Thursday June 29 2017
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Little League Heroes

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As we approach the World Series, I want to take this opportunity to thank a special baseball manager: Mr. Koerner. Don't recognize the name? It's OK.

He doesn't work for the Yankees or the Reds. Nope, not the Nationals or the Giants either. Nor the Rays or the Braves. He's never worked in the Major Leagues. In fact, he never received a paycheck from baseball.

Mr. Koerner was my baseball coach when I was 10-years-old, manager of the Rotary Club sponsored team. He was a volunteer Little League coach. He missed the Little League draft and got stuck with me and rag-tag team of 9- and 10-year olds. Mr. Koerner ended up with a roster filled with mostly the type of kids who played only half the game.

That was me the year before, happy to play three innings in left field and get an at-bat. Maybe two. But now I was a 10-year-old. My turn to step it up.

At the first practice, Mr. Koerner told us wins and losses were not going to define this team. Having fun was going to define us. He tried us all out on the mound, seeing who would be our pitchers for the season. He didn't have many options. Me and Johnny Doherty were the only two kids who could actually get the ball to home plate.

Johnny was great -- a bona fide all-star who must have wondered how he ended up on this team of misfits. He threw nothing but fastballs. Me? Like I said, I could get the ball to the plate. Nothing but meatballs. I could not believe Mr. Koerner thought I could pitch.

But slowly and surely I embraced my new role. In addition to throwing at home with my brother Tom, I used to try to imitate Tom Seaver's windup and delivery, pushing off the rubber with my right leg, trying to get more power on my pitches. Mr. Koerner taught me how to mix speeds and keep batters off-guard.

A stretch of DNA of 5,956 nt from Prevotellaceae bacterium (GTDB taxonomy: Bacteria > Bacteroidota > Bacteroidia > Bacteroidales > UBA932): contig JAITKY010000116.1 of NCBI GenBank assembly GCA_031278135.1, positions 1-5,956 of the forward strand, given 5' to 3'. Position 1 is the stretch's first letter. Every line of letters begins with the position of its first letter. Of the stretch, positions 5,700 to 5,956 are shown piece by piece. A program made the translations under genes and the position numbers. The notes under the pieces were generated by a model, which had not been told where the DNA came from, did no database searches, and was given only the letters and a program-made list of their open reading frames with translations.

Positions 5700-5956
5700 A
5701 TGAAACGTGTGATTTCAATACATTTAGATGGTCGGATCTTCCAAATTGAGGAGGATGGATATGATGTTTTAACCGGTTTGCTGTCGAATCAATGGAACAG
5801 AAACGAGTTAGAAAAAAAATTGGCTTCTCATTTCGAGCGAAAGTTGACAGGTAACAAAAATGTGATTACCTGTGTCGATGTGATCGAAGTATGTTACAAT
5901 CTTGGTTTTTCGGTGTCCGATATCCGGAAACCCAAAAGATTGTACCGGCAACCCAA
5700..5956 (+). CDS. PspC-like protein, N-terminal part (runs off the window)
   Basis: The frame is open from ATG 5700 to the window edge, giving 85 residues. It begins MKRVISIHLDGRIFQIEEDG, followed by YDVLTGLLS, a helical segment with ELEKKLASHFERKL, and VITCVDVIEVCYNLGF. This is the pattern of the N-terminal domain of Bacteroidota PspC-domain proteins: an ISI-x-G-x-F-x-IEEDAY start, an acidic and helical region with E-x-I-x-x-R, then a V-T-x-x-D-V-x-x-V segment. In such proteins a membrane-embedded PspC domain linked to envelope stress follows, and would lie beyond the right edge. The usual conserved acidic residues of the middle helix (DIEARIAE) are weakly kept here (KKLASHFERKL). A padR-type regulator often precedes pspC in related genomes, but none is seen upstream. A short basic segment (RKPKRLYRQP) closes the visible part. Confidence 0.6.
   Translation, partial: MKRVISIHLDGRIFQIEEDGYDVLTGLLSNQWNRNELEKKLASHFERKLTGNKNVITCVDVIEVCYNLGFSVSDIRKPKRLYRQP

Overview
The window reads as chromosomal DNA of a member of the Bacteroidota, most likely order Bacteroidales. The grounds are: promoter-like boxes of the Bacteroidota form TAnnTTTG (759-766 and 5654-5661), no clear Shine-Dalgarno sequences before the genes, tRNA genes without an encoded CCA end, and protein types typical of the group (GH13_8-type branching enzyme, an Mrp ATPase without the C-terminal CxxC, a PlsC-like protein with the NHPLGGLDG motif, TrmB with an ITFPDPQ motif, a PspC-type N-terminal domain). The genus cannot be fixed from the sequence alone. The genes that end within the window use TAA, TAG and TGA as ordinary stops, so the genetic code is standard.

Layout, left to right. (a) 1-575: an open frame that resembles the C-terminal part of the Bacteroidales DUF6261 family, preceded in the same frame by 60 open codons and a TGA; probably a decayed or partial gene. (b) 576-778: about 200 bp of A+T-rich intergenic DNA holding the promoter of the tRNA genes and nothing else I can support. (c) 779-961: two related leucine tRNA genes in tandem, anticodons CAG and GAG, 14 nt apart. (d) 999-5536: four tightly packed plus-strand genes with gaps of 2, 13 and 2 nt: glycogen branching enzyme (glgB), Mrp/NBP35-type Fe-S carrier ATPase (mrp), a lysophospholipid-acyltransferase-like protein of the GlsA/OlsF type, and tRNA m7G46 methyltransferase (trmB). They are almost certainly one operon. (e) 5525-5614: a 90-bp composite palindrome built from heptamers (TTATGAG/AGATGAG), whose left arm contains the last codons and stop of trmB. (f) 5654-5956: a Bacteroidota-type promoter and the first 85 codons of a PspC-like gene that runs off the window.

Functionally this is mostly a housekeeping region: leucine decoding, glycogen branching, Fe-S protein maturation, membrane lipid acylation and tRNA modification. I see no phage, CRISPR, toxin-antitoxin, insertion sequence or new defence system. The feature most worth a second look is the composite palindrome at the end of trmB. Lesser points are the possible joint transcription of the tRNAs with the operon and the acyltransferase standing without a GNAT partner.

By mid-season, I was finding the strike zone with more regularity, and I got ready to do battle with the Fire Department sponsored team. This team was coached by Mr. Hudak, and the players were all my best friends. And great baseball players. They were in first place while we were middle of the pack. On this night, though, I felt like Tom Terrific. Everything I threw went for strikes. I struck out 13 batters in the six-inning game and we won 4-1. I remember my Dad's eyes, squinting his proud Irish smile on that summer night. So happy for his son.

But I also remember I got the biggest bear hug from Big Mr. Hu, who presented my the dusty game ball. In blue ink, Mr. Hu wrote my strikeout total ("13 K's), the score (4-1) and the date (6/27/73). I remember my friends on the other team congratulating me too. Indescribable feelings that special night. I remember all of that, because I still have my prized gameball.

I would not have that ball, I would not have those great memories, if not for the encouragement I received from Mr. Koerner. I was just a part-time player when I showed up for my first practice, a kid who couldn't break a window with my fastball. And Mr. K not only gave the ball that season, he gave me a confidence boost that I needed. He made me feel like a Hall of Famer.

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